2. Killer Mike/El-P, Webster Hall, August 14
I don’t care what anyone says: The best two rap albums of 2012 came from Killer Mike and El-P. And in 2013 they topped them, coming together as one entity, Run the Jewels. The night included a set from El-P, a set from Killer Mike and a combined set with both. El-P’s ingenious production plus Killer “I bleed charisma” Mike equals one concert I will never forget.

3. Foxygen, The Bowery Ballroom, October 21
With Foxygen it occasionally feels like shit could fall apart at any moment. And sometimes it does. But when their shows don’t come unhinged they deliver that sweet thrill of relief, like narrowly avoiding a car crash. And on this Halloween-themed night, the band made a weird show even weirder with homemade costumes and pseudo spooky vibes.

4. Steve Earle, Music Hall of Williamsburg, May 8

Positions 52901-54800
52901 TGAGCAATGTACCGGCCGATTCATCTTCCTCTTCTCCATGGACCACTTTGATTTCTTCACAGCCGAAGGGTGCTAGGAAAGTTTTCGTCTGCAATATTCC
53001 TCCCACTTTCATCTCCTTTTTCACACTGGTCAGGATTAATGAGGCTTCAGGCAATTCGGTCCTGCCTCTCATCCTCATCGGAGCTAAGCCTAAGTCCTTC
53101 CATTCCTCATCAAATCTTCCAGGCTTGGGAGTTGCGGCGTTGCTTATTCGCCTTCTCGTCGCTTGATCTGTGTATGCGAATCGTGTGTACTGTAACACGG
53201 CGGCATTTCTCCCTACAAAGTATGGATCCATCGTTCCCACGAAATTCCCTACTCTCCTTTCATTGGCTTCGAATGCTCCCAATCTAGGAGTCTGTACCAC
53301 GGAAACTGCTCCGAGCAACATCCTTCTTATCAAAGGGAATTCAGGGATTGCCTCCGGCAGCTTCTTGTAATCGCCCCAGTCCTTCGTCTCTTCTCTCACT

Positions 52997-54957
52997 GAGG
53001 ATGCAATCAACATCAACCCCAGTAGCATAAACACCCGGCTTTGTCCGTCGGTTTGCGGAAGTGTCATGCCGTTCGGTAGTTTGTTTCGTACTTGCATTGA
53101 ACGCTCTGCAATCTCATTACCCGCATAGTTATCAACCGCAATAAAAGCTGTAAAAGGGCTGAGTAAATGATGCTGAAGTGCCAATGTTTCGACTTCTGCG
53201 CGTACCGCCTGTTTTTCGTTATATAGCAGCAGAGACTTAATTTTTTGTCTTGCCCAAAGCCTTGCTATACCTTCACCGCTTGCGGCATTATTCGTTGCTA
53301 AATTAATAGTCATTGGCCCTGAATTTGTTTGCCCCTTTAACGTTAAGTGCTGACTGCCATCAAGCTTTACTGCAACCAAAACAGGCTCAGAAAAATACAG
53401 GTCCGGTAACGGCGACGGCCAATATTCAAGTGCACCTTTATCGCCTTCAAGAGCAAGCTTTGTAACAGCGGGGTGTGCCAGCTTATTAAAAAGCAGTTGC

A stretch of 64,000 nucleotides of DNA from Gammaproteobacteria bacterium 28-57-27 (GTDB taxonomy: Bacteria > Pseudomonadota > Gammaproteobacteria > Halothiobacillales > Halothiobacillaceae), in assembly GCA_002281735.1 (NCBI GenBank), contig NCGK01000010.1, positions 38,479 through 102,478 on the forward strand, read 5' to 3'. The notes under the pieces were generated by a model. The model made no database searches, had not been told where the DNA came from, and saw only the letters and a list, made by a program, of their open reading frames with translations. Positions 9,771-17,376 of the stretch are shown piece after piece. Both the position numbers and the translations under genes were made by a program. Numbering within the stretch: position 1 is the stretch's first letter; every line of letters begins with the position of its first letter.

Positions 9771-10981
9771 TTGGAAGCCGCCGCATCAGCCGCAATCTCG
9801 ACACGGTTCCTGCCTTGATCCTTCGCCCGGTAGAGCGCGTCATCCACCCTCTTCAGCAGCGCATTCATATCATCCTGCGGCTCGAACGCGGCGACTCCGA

You can just tell some people are genuine, and Steve Earle is certainly one of them. Forever wearing his heart on his sleeve, that same energy bleeds right into his music, which he played alongside what he’s calling “the best band he’s ever had.”

5. Meat Puppets, Mercury Lounge, April 4
Not only are the Meat Puppets still kicking (after living through some serious shit), but also they’re thriving. And as much as I respect their legacy, seeing them play for more than two hours with the intensity you’d expect of a band 20 years their junior makes me respect them that much more. Long live the puppets of meat! —Dan Rickershauser

My Top Five Shows
1. Dessa, Union Hall, May 5

There are few performers I feel can move mountains with their vocal chords, and Dessa is one of them. This performance was an eruption of defiant lyrics and bold beats. A sizable crowd of young girls knew all of her lyrics, giving the show a chant-like feel. The only female member of Minnesota’s Doomtree collective practically vibrates with energy, and it’s completely contagious.

2. Kishi Bashi, Irving Plaza, September 12